The fish likes when there is a lot of plants in a tank, so it’ll be perfect to make the back side of the tank thickly planted and leave a space to swim in the middle. Also you can create lots of shelters in a tank, in case if some conflicts arise among the tank dwellers.
The fish fancies dense tank plants and some floating plants. Colisa chuna can live even is small nano tanks. Recommended minimal tank volume for the fish couple is 8 US gallons (30 liters). The fish prefers swimming mainly in medium and upper water layers.
Honey gourami is an omnivorous fish, it feeds on insects and their larvae. In a tank the fish eats all types of live, frozen and artificial food.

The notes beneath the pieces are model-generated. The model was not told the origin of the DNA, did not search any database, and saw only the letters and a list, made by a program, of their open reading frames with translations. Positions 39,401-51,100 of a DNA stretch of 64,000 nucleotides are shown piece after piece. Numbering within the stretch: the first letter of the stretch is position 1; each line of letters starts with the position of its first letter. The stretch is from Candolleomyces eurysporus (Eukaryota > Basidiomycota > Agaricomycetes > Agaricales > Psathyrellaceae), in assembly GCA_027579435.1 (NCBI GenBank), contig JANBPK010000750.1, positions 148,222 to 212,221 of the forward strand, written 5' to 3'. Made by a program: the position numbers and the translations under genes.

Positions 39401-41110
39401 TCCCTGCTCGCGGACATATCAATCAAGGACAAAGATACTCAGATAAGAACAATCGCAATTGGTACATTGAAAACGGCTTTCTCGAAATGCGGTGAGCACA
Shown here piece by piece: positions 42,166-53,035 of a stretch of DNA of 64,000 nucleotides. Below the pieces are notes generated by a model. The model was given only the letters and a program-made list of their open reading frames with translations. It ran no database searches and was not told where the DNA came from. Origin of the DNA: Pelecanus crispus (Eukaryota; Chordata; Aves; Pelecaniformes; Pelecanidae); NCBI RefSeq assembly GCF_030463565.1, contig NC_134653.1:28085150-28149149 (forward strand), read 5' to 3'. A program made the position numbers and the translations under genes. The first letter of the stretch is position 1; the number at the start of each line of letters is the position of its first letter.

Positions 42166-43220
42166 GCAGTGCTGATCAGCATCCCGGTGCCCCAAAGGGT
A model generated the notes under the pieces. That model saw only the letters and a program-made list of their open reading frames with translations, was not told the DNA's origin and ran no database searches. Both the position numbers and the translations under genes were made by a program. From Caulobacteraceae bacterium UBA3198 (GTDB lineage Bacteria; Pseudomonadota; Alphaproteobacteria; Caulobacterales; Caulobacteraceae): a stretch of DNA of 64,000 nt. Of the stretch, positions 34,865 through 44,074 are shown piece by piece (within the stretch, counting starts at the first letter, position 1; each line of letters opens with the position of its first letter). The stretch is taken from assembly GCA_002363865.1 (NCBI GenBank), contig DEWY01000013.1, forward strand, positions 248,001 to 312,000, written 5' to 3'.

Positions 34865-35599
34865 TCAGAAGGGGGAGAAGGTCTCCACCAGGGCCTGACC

The diet can be based on any food flakes with supplementary components such as corethra, bloodworm, brine shrimp.
It is easy to tell between honey gourami male and female. Reproductive male has brighter coloring and dark-blue abdomen.
The female is larger than the male and its coloring is paler. Male fish has sharpened ends of dorsal and anal fin, the females have them rounded.
Honey gourami is timid, slow and fearful. The fish needs time to get used to new environment and you should keep an eye on its tankmates, so that it gets enough food.
Thickly put tank plants will help the fish to become more confident and decrease the stress. Honey gourami is active mainly during a day. It prefers swimming in upper and medium water layers.
Dwarf gourami is not recommend as a tankmate for honey gourami, since it is aggressive towards its kind as well as fishes like tiger barbus. Dwarf gourami may nip their long pectoral fins.